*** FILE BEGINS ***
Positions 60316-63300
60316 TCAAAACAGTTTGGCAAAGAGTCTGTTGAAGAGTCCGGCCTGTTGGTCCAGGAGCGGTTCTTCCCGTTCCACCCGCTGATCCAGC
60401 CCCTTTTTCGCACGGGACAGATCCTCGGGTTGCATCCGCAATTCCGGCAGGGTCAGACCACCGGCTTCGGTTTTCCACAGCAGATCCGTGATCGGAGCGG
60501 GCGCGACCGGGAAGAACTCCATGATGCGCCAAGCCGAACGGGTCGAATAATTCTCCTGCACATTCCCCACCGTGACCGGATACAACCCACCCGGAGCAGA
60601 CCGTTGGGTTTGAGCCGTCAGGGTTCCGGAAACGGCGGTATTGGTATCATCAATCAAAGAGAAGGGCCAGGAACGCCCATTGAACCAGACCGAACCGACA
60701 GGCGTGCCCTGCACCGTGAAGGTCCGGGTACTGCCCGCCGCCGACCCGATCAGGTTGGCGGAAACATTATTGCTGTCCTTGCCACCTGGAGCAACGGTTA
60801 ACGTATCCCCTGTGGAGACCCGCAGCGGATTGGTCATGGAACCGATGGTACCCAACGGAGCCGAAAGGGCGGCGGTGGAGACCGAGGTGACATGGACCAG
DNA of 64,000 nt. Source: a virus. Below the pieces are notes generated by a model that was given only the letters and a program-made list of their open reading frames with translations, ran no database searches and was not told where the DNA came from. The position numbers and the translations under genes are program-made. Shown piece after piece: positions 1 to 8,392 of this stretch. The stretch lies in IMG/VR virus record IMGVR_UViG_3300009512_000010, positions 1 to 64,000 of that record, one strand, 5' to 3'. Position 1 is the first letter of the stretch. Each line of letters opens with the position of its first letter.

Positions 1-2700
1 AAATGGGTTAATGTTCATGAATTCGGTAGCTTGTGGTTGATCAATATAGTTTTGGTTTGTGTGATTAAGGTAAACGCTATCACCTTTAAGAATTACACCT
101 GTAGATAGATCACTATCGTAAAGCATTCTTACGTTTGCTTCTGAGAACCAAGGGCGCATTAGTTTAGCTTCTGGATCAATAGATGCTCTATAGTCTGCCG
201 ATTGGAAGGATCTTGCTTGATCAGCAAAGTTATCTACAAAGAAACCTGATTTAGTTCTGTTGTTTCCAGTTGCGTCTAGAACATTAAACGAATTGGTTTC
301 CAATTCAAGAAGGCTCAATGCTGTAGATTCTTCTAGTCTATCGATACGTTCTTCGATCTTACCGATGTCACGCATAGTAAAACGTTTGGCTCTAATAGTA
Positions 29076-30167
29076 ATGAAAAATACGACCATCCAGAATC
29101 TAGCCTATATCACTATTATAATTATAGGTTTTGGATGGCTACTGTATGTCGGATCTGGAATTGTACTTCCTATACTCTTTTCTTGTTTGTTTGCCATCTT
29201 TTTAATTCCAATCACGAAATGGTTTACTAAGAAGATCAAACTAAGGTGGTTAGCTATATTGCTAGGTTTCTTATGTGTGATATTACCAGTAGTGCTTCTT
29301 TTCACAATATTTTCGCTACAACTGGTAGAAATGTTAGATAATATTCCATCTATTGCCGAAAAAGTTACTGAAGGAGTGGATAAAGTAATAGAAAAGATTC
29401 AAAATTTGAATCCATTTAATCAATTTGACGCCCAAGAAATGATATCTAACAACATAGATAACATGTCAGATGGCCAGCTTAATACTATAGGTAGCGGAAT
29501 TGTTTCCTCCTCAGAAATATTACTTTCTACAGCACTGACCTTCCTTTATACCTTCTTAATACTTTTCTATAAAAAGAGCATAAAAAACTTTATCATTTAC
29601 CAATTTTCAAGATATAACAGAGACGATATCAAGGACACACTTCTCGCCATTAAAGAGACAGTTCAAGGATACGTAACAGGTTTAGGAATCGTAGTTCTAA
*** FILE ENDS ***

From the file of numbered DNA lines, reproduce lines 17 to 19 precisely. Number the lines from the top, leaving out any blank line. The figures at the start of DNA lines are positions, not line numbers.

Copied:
29201 TTTAATTCCAATCACGAAATGGTTTACTAAGAAGATCAAACTAAGGTGGTTAGCTATATTGCTAGGTTTCTTATGTGTGATATTACCAGTAGTGCTTCTT
29301 TTCACAATATTTTCGCTACAACTGGTAGAAATGTTAGATAATATTCCATCTATTGCCGAAAAAGTTACTGAAGGAGTGGATAAAGTAATAGAAAAGATTC
29401 AAAATTTGAATCCATTTAATCAATTTGACGCCCAAGAAATGATATCTAACAACATAGATAACATGTCAGATGGCCAGCTTAATACTATAGGTAGCGGAAT